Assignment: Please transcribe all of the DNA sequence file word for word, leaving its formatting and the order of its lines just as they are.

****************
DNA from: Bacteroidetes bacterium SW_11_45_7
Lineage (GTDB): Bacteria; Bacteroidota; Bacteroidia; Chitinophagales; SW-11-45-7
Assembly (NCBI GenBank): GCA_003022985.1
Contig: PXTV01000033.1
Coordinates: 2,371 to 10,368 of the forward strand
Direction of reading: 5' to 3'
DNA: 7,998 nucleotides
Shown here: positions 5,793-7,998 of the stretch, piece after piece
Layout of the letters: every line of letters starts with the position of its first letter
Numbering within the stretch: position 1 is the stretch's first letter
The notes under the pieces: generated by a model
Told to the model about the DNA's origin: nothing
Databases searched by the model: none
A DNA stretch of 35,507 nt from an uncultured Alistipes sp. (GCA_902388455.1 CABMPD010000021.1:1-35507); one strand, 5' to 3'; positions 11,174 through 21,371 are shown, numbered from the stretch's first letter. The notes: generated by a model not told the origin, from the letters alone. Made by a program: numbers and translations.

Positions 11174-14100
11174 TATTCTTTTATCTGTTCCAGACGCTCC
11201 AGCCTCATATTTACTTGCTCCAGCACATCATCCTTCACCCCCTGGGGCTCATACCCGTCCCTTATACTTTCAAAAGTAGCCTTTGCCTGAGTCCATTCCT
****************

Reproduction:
DNA from: Bacteroidetes bacterium SW_11_45_7
Lineage (GTDB): Bacteria; Bacteroidota; Bacteroidia; Chitinophagales; SW-11-45-7
Assembly (NCBI GenBank): GCA_003022985.1
Contig: PXTV01000033.1
Coordinates: 2,371 to 10,368 of the forward strand
Direction of reading: 5' to 3'
DNA: 7,998 nucleotides
Shown here: positions 5,793-7,998 of the stretch, piece after piece
Layout of the letters: every line of letters starts with the position of its first letter
Numbering within the stretch: position 1 is the stretch's first letter
The notes under the pieces: generated by a model
Told to the model about the DNA's origin: nothing
Databases searched by the model: none
A DNA stretch of 35,507 nt from an uncultured Alistipes sp. (GCA_902388455.1 CABMPD010000021.1:1-35507); one strand, 5' to 3'; positions 11,174 through 21,371 are shown, numbered from the stretch's first letter. The notes: generated by a model not told the origin, from the letters alone. Made by a program: numbers and translations.

Positions 11174-14100
11174 TATTCTTTTATCTGTTCCAGACGCTCC
11201 AGCCTCATATTTACTTGCTCCAGCACATCATCCTTCACCCCCTGGGGCTCATACCCGTCCCTTATACTTTCAAAAGTAGCCTTTGCCTGAGTCCATTCCT